Returning to Riftwar is both positive and negative for me, because I spent a good while this weekend hunting for more books in the series, and I think after the next subseries of two books, I’m gonna be SOL.  Oh well, maybe I’ll return to the series at a later date, if more books come out.  Or maybe I’ll revisit it in a whole different language even.  Who knows?

Speaking of spending time doing stuff over the weekend, you’ll notice my Thursday and Friday were weird, and that was because I took a four-day weekend for my own mental health, after having been worn down from work recently.  Coming out the other end, I’m very glad I took it and am feeling better now.  Things are still stressful and all, but it feels a lot more manageable.

This week, I also finished Diablero, which could have happened sooner until I got distracted by Calex MP, a new Youtube channel.  Overall, Diablero has been enjoyable, and I hope there are further seasons of it, though I didn’t get the comprehension ‘boost’ that I was hoping for from finishing it.  It’s still pretty dense and has a lot of stuff I can’t follow word for word.  It also isn’t terribly long so far and I’m not sure I had enough material to really get that boost I was looking for.  Ah well, it was still enjoyable.

I’m at the spot in the month where it’s time to look back on how I’ve been addressing my yearly theme of Personal Fulfillment, but, well … I mean, I’m not the only one experiencing this year as it’s actually turned out.  The theme itself has felt less and less relevant as time has gone on, with lots of things getting put on hold and everyone being stuck in a place of ‘making do’ with things.  We’re all stuck in an unwanted yearly theme of survival, and while I haven’t abandoned reaching for personal fulfillment—I did just take a mental health four day weekend, after all—I’ve been putting a lot of stuff off and accepting that life’s gonna be weird and unpleasant for a while now.  I think this is probably all in service to personal fulfillment eventually, as dragging myself down emotionally for not “doing more” right now is counter-productive, when it’s taking a lot just to stay even keel for the time being.  I am at least relatively secure and healthy right now, and able to work on this project in a productive manner.  The other stuff can all come later, once things are calm again.  I hope things get calm again.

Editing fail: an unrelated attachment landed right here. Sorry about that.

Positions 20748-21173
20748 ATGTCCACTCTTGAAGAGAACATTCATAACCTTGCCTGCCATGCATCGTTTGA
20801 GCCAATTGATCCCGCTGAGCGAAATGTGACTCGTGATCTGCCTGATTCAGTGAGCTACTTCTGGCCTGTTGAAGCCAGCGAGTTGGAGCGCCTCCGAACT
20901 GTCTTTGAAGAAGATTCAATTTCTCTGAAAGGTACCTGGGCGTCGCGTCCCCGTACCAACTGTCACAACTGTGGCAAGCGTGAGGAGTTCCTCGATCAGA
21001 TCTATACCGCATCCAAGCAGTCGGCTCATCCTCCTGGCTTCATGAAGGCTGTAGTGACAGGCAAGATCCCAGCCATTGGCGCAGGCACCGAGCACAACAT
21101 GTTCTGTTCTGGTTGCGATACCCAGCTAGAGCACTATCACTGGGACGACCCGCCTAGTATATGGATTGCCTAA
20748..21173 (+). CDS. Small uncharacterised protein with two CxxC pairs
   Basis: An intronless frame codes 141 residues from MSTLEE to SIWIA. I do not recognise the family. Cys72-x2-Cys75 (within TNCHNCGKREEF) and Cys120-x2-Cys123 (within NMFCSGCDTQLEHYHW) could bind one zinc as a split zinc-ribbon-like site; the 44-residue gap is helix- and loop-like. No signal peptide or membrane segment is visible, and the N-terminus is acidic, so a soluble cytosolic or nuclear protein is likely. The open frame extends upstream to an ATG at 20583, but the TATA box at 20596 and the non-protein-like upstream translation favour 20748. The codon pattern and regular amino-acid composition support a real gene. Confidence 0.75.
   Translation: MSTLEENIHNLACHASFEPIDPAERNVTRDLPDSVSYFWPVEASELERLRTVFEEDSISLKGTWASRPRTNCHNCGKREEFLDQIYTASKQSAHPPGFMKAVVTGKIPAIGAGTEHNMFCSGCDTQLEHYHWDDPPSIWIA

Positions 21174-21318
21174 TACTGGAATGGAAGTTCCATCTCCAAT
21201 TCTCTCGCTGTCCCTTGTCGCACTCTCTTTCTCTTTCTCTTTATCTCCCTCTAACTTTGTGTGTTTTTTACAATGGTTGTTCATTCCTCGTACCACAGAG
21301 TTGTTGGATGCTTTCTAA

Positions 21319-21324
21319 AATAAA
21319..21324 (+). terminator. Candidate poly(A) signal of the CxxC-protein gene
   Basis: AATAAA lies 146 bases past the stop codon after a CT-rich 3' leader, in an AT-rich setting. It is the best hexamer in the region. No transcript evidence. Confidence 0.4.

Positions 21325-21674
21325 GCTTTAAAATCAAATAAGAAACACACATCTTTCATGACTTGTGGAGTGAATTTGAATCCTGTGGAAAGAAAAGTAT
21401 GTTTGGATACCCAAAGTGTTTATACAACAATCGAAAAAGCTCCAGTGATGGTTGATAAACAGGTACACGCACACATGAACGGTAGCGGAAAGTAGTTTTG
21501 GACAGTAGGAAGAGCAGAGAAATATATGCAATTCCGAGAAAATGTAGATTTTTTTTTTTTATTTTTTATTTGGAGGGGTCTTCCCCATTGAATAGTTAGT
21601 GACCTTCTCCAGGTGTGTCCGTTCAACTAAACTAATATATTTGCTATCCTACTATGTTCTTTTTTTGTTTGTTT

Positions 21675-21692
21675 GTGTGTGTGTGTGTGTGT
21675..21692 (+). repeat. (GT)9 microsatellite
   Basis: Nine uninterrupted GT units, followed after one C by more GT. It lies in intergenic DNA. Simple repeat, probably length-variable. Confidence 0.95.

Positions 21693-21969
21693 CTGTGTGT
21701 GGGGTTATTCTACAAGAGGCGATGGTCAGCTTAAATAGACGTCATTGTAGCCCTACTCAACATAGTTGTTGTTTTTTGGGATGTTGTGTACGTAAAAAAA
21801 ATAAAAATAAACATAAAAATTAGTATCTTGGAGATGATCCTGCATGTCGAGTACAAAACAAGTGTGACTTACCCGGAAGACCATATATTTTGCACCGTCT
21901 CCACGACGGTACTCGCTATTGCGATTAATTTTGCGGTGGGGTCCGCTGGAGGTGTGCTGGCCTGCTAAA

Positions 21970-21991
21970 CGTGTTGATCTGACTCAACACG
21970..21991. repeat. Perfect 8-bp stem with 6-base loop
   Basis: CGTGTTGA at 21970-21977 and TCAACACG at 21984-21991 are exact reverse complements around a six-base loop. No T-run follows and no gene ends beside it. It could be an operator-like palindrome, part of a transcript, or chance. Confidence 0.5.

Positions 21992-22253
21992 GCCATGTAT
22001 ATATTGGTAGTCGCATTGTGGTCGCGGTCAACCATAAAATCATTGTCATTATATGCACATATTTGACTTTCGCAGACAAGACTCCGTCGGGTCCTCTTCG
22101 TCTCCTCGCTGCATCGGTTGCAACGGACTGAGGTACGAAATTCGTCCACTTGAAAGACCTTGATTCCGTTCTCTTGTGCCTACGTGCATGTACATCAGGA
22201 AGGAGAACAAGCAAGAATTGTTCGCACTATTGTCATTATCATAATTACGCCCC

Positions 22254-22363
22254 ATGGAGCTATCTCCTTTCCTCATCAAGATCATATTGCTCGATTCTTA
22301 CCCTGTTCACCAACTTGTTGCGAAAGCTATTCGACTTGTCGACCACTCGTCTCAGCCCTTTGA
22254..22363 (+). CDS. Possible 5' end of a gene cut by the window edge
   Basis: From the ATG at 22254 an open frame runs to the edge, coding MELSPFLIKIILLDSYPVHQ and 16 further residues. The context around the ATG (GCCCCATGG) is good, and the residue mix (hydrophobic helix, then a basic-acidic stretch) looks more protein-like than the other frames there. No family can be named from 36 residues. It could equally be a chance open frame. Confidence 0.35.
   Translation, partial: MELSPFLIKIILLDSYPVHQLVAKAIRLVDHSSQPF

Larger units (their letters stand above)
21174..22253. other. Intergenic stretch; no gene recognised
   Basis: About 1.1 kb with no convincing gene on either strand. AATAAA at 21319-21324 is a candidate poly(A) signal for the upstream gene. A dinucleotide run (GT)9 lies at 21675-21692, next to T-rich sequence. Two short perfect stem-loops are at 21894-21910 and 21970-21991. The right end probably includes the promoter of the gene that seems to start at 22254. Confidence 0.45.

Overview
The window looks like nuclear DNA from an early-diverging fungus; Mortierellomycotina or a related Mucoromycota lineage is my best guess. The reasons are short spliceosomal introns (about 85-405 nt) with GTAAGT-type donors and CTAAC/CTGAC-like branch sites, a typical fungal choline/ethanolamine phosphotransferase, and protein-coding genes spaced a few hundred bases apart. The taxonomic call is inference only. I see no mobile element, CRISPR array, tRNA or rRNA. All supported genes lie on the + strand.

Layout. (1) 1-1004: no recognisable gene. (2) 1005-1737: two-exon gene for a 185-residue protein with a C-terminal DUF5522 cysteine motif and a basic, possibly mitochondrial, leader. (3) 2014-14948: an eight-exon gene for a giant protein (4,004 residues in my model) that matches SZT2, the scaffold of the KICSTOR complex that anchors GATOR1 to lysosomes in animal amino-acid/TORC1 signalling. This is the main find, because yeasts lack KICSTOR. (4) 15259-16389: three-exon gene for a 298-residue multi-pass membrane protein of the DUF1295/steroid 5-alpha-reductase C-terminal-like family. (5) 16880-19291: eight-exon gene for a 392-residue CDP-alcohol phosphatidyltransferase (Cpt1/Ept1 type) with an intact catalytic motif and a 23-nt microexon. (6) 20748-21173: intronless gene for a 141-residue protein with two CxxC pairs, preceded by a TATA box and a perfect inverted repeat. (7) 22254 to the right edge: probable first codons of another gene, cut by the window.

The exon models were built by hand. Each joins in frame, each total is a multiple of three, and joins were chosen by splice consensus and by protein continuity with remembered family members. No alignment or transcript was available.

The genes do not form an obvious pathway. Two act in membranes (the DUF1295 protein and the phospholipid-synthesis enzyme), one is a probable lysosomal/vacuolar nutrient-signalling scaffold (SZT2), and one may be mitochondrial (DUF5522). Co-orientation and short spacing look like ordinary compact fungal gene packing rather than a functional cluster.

Anyway, that’ll do for this one.  Here’s to a hundred more blogs, and to closing out what’s left of year two with a bang.  TTFN.

One thought on “100th Blog Special

  1. Congrats on the 100th post! It’s impressive that you’ve built so many good habits and norms in your day to day and gotten this far in your language learning. I always reading your posts since it only reaffirms my own passion for learning the language 🙂

    Liked by 1 person